When Reymond Acosta answers the phone in a UnitedHealthcare call center, he’s ready to be a supportive resource. As an Advocate4Me representative, he works to answer members' questions and clear up any confusion related to their health care.
In order to do this, advocates must gather and research personal information to verify the caller. This important step can add time to the call, which can delay how quickly advocates are able to answer questions for the member. But a new capability using artificial intelligence (AI) is working to streamline this process — for both the advocate and the member.
UnitedHealthcare is scaling Agent Virtual Assistant, also known as AVA, starting in San Antonio, TX with the experience and implementation team. The capability is a chatbot that uses AI to communicate with health advocates and will be scaled to additional E&I locations this year.
“Behind the scenes, AVA is pulling data in for each specific member that calls in,” said Stephen Packen, senior product analyst for digital marketing capability at UnitedHealthcare. “What’s excellent is that the agent is not having to navigate through multiple systems to pull the data, AVA is doing that for them.”
AVA supplies the advocates with answers to basic questions through a chat interface, which gives them what they need in seconds. The ease of finding information has allowed advocates to focus more on the member and less on digging through information – making the experience more conversational rather than transactional.
“A lot of the times people are already a little frustrated when they're calling in,” Reymond said. “[AVA] really streamlines their call and answers the question a lot quicker. They don't have to be frustrated on top of the situation by spending the time on the phone.”
The transparent nature of software allows agents to go one step further, offering clear data that helps guide consumers to the care that’s right for them. If a member called to ask about where to go for care, AVA would bring up the different member specific benefits for that provider or site of service. In the future AVA will even make suggestions based on what we know about that member. The ease of finding this information gives Rey the time to ask additional questions, so he can help that member choose the best place for care, which may lead to cost savings.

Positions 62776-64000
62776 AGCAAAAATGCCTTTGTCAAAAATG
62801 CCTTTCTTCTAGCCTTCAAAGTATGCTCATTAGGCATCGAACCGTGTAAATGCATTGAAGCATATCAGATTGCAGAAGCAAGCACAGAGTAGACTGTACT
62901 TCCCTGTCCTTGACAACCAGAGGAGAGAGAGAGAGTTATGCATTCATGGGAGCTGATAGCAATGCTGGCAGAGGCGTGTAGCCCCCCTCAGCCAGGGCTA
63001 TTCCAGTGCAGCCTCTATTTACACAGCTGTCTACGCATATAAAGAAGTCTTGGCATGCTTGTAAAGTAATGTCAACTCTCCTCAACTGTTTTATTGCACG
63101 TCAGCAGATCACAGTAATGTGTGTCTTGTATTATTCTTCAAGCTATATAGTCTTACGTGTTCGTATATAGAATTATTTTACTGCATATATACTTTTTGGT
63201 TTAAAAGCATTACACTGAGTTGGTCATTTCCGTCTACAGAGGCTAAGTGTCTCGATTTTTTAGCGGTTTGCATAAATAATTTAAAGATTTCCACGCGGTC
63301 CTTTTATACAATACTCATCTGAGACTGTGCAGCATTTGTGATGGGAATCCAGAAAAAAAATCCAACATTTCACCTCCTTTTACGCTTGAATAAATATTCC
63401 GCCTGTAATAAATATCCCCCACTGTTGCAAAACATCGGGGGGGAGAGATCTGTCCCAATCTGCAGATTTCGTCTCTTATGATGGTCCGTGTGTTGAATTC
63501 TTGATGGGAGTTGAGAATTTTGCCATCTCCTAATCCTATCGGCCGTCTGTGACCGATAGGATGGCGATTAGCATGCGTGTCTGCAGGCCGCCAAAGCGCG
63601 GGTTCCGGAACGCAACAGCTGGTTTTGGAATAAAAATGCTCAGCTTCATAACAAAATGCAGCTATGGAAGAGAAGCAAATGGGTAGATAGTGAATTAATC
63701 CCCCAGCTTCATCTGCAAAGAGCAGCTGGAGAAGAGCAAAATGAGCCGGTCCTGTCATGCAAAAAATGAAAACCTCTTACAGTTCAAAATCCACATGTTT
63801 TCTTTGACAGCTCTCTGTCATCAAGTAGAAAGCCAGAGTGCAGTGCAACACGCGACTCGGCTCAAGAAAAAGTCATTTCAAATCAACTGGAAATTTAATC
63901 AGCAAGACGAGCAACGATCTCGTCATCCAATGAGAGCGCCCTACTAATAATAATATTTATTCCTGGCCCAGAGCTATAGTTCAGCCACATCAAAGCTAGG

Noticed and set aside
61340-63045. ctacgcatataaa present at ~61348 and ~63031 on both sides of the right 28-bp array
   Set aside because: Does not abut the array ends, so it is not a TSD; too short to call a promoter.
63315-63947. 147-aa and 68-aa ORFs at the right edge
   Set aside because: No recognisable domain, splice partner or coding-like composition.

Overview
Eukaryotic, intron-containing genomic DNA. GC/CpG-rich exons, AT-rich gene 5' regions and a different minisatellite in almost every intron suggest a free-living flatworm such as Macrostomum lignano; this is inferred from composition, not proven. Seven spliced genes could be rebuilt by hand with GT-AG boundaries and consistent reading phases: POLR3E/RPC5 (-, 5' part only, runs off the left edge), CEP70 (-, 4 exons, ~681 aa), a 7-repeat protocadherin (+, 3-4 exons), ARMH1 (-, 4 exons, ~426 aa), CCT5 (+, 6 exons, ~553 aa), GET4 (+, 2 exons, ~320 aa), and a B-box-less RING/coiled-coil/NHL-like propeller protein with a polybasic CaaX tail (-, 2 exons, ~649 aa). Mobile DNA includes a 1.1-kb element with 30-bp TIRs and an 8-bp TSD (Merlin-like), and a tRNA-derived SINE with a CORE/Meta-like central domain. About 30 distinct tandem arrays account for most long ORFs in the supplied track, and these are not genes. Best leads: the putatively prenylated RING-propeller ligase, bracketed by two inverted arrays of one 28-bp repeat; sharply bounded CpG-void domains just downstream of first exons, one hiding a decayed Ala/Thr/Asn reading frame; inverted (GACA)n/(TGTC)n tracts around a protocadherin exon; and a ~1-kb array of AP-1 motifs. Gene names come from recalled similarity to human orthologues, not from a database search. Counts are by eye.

“After reviewing a claim or even better, when they're preparing for a service, it's great for us to throw in those opportunities like saying your doctor is sending you to the hospital to do this x-ray. You might save some money if you go to an independent facility,” Rey said. “No matter what the attitude of the person at the beginning of the call, knowing that I was able to assist them in a timely fashion that puts respect for their time, it really is something that makes me feel great.”
While still in the early stages of roll out, the capability is constantly being analyzed to improve efficiency. That data will be used as the foundation for what may eventually become a member-facing virtual assistant.
“We want to help reach that member at significant points in their journey to make an impact both on the cost and the outcome of their healthcare.” said David Wietecki, director of digital capability at UnitedHealthcare. “In order to do so, we need the proper foundation innovation pieces in place to make that contact possible.”
AVA is just one of the innovations across the organization that are working to improve the member experience. As UnitedHealthcare continues to investment in these types of capabilities, they are working to lace them all together into a cohesive picture.
“Individually they’re good. When we put them together and have those capabilities interact, they become great,” David said.